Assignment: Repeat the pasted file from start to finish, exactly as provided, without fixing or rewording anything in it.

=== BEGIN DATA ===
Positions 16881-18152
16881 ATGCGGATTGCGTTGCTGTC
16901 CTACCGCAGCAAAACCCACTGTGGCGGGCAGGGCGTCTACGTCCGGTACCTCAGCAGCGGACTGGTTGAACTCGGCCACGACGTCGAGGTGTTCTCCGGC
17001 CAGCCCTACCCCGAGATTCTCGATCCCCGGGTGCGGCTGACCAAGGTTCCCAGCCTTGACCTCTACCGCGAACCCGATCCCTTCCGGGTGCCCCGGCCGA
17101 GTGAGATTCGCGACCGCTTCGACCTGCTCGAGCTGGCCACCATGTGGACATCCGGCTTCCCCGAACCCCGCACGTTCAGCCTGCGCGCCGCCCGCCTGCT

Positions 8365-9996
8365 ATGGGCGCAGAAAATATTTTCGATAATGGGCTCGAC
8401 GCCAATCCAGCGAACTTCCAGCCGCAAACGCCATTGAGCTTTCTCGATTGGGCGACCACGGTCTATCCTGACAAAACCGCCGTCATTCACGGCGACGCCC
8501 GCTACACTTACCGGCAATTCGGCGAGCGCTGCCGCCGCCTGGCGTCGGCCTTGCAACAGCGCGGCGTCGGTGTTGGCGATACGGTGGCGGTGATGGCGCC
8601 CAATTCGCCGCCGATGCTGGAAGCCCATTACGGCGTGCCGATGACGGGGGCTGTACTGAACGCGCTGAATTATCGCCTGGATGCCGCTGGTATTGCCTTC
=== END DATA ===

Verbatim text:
Positions 16881-18152
16881 ATGCGGATTGCGTTGCTGTC
16901 CTACCGCAGCAAAACCCACTGTGGCGGGCAGGGCGTCTACGTCCGGTACCTCAGCAGCGGACTGGTTGAACTCGGCCACGACGTCGAGGTGTTCTCCGGC
17001 CAGCCCTACCCCGAGATTCTCGATCCCCGGGTGCGGCTGACCAAGGTTCCCAGCCTTGACCTCTACCGCGAACCCGATCCCTTCCGGGTGCCCCGGCCGA
17101 GTGAGATTCGCGACCGCTTCGACCTGCTCGAGCTGGCCACCATGTGGACATCCGGCTTCCCCGAACCCCGCACGTTCAGCCTGCGCGCCGCCCGCCTGCT

Positions 8365-9996
8365 ATGGGCGCAGAAAATATTTTCGATAATGGGCTCGAC
8401 GCCAATCCAGCGAACTTCCAGCCGCAAACGCCATTGAGCTTTCTCGATTGGGCGACCACGGTCTATCCTGACAAAACCGCCGTCATTCACGGCGACGCCC
8501 GCTACACTTACCGGCAATTCGGCGAGCGCTGCCGCCGCCTGGCGTCGGCCTTGCAACAGCGCGGCGTCGGTGTTGGCGATACGGTGGCGGTGATGGCGCC
8601 CAATTCGCCGCCGATGCTGGAAGCCCATTACGGCGTGCCGATGACGGGGGCTGTACTGAACGCGCTGAATTATCGCCTGGATGCCGCTGGTATTGCCTTC